• In the same vein as the point above, Japanese is just so different from European languages. With Italian for instance, I could pick it up simply through “osmosis”, since it shares the same roots as my own language. Grammar is similar, words are similar, etc etc. Largest Romanian diaspora is in Italy and Spain for a reason. With Japanese I have to start from square 1 and reason from there, which is neat! I get to see languages in a more abstract manner. For the programmer folk, I get the same feeling of satisfaction from learning this language as the first time I learnt functional programming and Haskell - frustrating at first, undoubtedly, but rewarding. Even if I haven’t since then written a single line of Haskell professionally.
  • I generally like Japanese culture. I find it interesting, and learning the language allows me to experience it first-hand, instead of having it interpreted in English. Knowing the language also allows me to get a glimpse into the zeitgeist of the Japanese collective unconscious. I get to know a culture that’s radically different from American culture in certain areas, and with this contrast, I better understand my place in this world.
  • I just like the kanji. I admire the compactness of them, and think they’re beautiful. I even bought a brush recently to do some scribbling. Mind you, I went from “why didn’t the Romans invade Japan to civilize them (spread the latin alphabet), why did they have to pick Chinese characters, why are they stubborn and don’t want to romanize like Vietnam, why, WHY” to actually admiring the writing system. It’s a workable mess, sure, but so is software XD.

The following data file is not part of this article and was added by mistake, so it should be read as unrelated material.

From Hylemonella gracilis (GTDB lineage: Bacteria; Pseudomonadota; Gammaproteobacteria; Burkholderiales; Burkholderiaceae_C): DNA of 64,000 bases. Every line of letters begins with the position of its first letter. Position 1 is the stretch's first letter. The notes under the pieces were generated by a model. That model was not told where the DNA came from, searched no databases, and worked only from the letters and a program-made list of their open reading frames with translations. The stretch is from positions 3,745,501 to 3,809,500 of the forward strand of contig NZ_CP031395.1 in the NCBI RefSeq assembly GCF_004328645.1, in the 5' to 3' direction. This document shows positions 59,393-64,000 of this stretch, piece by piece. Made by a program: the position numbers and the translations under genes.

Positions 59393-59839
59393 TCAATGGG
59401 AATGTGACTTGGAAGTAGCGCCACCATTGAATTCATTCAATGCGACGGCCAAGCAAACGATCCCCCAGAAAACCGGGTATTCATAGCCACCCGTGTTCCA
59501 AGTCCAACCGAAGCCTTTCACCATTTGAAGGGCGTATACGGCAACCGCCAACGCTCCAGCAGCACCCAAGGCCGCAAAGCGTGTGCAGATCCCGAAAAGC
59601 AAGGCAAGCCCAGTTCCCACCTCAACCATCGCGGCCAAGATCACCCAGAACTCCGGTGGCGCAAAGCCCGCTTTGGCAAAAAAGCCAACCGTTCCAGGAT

• There’s a lot of exported media in japanese, way more than in french, german or chinese (tried picking up each of these, but gave up due to lack of content to immerse into)
  • I already embarked on this journey (1.5y), and it would be a pity to give up now, right when I’m just starting to become capable of consuming content.

With this framing, I feel at peace. I can finally do my reviews out of sheer pleasure, not out of guilt or having it feel like work. Even though I don’t enjoy anime like I used to, I can still enjoy it by watching it with Japanese subtitles. Kind of like how you can still enjoy some almost-stale leftover rice and meat if you stir-fry them. And I won’t pay for a teacher, I yearn to learn the language by myself and experience the fun of figuring it out.

I initially embarked on this journey with the expectation that I’ll finish WK in just above a year, and somehow prove something by doing this. Now I’m comfortable with cruising along at a lower pace for the rest of my life.

Thank you for coming to my Ted talk.